In an unpredictable and gloomy economy, everyone is trying to save money—even on prescription medications. While many pharmaceutical companies and doctors push brand-name drugs, the question remains: Do generic medications work as well as the, usually, more expensive brand-name ones? Yes, according to a new report conducted at Brigham and Women’s Hospital and Harvard Medical School in Boston.

Researchers reviewed 47 studies published during the past 24 years that tested a variety of heart medicines, such as beta-blockers, diuretics and statins. They found that that in all but three studies, there was no difference in the efficacy of generics and brand names. Ironically, half of the editorials written about the studies warned that generics should not be used.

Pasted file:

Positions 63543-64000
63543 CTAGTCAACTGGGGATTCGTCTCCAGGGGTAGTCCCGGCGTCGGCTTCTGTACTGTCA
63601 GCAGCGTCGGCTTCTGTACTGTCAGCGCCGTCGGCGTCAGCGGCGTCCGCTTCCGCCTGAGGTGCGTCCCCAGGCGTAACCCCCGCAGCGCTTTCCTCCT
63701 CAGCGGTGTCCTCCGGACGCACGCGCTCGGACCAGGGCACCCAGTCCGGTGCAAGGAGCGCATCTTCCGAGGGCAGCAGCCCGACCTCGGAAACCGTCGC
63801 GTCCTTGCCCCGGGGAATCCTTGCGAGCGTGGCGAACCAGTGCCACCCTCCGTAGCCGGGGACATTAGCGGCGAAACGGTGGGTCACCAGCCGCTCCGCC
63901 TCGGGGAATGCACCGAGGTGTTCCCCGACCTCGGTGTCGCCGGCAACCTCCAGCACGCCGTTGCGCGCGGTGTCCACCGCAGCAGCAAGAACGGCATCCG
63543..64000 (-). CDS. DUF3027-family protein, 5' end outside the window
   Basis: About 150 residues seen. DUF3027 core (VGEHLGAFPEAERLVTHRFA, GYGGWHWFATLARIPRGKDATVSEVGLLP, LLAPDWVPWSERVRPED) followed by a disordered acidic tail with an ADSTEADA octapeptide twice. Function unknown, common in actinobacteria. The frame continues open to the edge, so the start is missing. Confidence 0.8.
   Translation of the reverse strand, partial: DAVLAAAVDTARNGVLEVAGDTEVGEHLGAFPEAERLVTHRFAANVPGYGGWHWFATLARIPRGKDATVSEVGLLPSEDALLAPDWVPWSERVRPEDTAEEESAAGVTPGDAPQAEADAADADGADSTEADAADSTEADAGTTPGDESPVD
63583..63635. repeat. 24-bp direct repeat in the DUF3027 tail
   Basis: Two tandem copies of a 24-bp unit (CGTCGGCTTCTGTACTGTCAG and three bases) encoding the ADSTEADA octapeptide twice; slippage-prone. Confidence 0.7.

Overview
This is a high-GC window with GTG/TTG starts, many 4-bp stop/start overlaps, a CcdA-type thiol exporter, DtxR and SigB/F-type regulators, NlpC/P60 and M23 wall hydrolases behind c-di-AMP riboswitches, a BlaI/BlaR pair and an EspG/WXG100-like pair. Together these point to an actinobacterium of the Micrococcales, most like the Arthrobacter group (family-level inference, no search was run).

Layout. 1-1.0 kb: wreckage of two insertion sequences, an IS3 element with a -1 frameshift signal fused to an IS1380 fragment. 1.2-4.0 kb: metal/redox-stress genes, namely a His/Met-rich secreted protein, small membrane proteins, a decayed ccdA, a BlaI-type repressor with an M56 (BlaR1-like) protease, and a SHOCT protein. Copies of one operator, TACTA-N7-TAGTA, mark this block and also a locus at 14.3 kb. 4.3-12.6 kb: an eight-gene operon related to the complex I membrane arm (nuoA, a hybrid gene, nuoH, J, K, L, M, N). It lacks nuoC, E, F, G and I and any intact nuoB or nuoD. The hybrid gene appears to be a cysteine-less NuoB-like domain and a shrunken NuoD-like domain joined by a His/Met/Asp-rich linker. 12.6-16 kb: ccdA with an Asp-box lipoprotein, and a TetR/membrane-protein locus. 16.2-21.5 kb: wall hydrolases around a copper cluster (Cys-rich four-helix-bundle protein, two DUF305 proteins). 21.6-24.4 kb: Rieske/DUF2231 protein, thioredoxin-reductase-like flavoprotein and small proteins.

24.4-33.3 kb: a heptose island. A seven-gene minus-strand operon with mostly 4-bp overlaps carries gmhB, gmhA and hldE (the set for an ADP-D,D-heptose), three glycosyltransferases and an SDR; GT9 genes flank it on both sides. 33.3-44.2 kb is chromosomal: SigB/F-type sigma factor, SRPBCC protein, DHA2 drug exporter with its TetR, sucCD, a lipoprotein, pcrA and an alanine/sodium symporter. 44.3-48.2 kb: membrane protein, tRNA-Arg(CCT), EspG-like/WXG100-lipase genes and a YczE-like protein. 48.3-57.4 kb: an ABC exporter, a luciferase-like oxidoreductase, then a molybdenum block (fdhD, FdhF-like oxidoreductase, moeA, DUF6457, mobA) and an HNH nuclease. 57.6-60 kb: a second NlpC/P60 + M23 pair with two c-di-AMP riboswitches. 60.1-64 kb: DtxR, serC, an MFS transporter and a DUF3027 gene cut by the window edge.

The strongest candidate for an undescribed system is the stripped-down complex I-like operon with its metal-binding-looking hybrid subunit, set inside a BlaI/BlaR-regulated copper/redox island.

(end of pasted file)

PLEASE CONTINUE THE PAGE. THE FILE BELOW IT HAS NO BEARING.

Why the discrepancy? Authors believe that bias may play a role. They wrote, “Another possible explanation is that the conclusions may be skewed by financial relationships of editorialists with brand-name pharmaceutical companies, which are not always disclosed.”